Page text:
Ten years after the 2008 global financial crisis, the commodification of health, the spread of fiscal austerity programmes, deep social marginalization and climate change challenges revealed that health issues are “vital matters” that economists should address. Moreover, the outcomes of the coronavirus crisis call for a reflection on the contemporary threatens related to individual freedom, control on individuals and insecurity in social interrelations.
Indeed, it has long seemed to me the need to call for reflection and action upon what is ethical in our behavior in the world and the role of ethics in economics education.
In a recent piece titled “How Should Colleges Prepare for a Post-Pandemic World”, published in The Chronicle of Higher Education (https://www.chronicle.com/article/How-Should-Colleges-Prepare/248507), Brian Rosemberg wrote: If one were to invent a crisis uniquely and diabolically designed to undermine the foundations of traditional colleges and universities, it might look very much like the current global pandemic.
In the same line of thought, Frank Bruni, in his piece “The End of College as We Knew It” (https://tinyurl.com/ybha8mhb), said: Colleges and universities are in trouble — serious trouble. They’re agonizing over whether they can safely welcome students back to campus in the fall or must try to replicate the educational experience imperfectly online. They’re confronting sharply reduced revenue, severe budget cuts, warfare between administrators and faculty, and even lawsuits from students who want refunds for a derailed spring semester. And a devastated economy leaves their very missions and identities in limbo, all but guaranteeing that more students will approach higher education in a brutally practical fashion, as an on-ramp to employment and nothing more.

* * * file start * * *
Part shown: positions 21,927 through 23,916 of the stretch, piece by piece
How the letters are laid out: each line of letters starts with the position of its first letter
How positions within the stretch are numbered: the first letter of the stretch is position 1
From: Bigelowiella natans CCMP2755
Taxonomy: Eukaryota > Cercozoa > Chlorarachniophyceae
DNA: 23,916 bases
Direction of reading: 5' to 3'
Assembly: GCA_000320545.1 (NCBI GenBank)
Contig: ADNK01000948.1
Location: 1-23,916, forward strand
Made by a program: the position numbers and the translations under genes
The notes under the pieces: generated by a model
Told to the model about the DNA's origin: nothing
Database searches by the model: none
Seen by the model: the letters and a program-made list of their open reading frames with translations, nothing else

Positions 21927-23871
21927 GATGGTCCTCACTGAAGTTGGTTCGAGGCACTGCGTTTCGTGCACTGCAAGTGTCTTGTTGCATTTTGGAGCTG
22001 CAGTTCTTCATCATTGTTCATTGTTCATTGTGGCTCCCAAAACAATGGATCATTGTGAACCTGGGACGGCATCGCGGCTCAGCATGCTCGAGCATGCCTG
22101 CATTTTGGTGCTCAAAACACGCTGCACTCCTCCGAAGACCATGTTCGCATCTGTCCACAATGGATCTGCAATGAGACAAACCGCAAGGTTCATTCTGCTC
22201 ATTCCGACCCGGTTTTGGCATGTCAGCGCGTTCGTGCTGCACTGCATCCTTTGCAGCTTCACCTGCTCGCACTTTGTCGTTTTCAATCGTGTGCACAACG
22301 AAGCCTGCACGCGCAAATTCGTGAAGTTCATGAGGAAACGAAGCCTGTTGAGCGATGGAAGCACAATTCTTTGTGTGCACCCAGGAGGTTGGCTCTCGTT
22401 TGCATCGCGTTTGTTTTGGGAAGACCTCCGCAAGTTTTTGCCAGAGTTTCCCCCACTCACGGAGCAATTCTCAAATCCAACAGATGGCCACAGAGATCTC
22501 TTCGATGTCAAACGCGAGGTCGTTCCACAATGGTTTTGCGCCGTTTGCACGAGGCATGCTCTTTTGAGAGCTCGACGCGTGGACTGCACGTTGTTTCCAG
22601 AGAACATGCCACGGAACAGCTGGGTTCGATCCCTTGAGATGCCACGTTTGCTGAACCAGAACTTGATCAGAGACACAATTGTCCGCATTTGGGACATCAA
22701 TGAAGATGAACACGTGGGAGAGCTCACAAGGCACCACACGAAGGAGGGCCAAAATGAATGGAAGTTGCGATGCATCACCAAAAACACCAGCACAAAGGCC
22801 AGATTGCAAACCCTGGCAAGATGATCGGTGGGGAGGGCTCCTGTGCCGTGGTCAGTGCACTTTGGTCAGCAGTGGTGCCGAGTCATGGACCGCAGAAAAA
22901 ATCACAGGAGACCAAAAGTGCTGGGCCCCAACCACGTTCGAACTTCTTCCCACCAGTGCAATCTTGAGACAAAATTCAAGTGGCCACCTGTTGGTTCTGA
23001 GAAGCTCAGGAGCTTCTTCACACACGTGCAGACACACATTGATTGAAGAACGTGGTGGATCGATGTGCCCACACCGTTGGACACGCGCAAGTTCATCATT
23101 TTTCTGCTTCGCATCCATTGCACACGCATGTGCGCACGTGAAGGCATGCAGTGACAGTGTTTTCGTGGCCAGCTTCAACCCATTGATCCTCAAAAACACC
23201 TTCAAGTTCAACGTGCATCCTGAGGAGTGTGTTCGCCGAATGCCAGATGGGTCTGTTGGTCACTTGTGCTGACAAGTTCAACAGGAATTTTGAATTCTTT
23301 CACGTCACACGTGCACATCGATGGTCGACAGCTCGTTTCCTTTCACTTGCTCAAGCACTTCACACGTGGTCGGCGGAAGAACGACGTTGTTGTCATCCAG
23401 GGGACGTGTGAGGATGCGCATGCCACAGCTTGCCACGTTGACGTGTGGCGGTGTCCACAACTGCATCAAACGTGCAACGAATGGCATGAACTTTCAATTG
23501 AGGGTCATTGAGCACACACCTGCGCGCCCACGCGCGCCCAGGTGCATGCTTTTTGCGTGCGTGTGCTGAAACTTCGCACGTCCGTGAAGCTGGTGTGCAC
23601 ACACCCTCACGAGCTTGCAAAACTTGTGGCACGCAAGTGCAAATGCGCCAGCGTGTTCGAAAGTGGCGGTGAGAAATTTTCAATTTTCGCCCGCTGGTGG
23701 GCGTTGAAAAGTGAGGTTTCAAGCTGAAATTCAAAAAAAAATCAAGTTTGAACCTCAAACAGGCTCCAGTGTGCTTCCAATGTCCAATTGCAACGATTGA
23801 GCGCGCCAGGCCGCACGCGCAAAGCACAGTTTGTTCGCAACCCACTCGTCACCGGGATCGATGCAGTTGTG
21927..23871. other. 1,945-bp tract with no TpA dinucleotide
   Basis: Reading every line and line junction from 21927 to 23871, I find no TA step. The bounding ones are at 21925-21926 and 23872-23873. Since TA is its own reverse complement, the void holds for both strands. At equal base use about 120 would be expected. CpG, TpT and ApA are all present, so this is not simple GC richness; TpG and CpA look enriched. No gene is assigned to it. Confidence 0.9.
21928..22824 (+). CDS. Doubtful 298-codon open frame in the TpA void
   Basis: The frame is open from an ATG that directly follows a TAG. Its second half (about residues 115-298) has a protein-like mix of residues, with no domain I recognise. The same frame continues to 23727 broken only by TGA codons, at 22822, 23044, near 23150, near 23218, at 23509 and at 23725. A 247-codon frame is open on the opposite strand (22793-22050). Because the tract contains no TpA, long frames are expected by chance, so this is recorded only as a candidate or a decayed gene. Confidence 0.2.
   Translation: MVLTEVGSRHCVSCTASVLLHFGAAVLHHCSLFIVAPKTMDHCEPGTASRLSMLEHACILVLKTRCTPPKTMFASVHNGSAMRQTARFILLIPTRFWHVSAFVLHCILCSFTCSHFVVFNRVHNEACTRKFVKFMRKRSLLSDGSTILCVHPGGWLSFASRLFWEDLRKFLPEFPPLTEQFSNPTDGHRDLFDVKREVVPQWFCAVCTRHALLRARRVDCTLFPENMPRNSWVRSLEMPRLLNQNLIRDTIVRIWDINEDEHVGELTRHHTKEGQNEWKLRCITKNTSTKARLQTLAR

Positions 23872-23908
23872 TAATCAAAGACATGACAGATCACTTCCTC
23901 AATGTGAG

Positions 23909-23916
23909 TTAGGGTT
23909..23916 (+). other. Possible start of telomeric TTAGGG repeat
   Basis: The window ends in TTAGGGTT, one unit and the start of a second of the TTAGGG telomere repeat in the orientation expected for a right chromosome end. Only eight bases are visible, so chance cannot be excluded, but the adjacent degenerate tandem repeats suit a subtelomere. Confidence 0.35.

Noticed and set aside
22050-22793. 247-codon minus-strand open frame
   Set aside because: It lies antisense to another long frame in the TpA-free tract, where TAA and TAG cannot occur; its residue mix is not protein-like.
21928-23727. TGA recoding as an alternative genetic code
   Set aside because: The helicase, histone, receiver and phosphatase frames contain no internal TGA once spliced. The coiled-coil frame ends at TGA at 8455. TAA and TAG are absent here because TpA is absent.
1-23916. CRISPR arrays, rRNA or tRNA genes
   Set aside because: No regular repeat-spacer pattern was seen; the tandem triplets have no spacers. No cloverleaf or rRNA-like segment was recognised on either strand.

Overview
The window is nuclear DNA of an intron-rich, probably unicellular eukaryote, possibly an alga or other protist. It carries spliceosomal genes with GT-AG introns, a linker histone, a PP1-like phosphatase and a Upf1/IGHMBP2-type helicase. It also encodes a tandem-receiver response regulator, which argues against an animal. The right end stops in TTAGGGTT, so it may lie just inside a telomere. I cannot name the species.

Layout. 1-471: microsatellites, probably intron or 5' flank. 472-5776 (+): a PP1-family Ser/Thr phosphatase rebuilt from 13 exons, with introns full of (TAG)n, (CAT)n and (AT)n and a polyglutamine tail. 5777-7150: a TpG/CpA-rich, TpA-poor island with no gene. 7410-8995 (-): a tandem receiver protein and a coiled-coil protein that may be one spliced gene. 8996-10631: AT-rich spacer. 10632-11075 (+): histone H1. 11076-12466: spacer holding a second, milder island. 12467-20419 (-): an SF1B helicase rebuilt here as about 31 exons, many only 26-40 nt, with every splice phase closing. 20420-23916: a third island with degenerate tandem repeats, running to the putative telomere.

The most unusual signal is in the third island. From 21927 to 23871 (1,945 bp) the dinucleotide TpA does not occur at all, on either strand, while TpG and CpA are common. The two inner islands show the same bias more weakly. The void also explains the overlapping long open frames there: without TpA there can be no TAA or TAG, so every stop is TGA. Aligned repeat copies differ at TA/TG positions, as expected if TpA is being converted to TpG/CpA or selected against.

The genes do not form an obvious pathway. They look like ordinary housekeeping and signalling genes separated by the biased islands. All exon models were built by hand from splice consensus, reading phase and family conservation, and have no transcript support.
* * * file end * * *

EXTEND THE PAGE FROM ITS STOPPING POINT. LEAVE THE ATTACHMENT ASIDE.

The actual learning scenario reveals that rational behaviour is now required of everyone in all areas of social life. As Max Weber explained, modernity in education has been a process and result of the rationalization of society. Indeed, “rationalization” has been a key feature of the reorganization of social interactions. In the context of neoliberalism, this process involved the adoption of efficient business practices. While short-term portfolio decisions predominate in the free markets, the provision of basic services of health, education, energy, water, among others, has increasingly relied on a diversified set of arrangements among governments, corporations, non-governmental organizations and communities.
In the Great Transformation, Karl Polanyi highlighted the critique of the liberal myth and the challenges to social justice, showing that the dehumanization of capitalism is a result of the particular institutional set up of the market society. Taking into account the historical analysis of capitalism enhanced by Polanyi, we can say that contemporary institutions adjust perfectly to the principles of instrumental rationality in society.
Nowadays, calculation and control are fundamental conditions for the rationality of bureaucracy that overwhelms the advancement of knowledge.
In short, the social, cultural and political challenges of this pandemic require a re-grounding of economics in ethics.
Any ethically defensible approach to economics as a social science that address “vital matters” should look for universal ethical principles that might guide life in contemporary societies beyond effectiveness.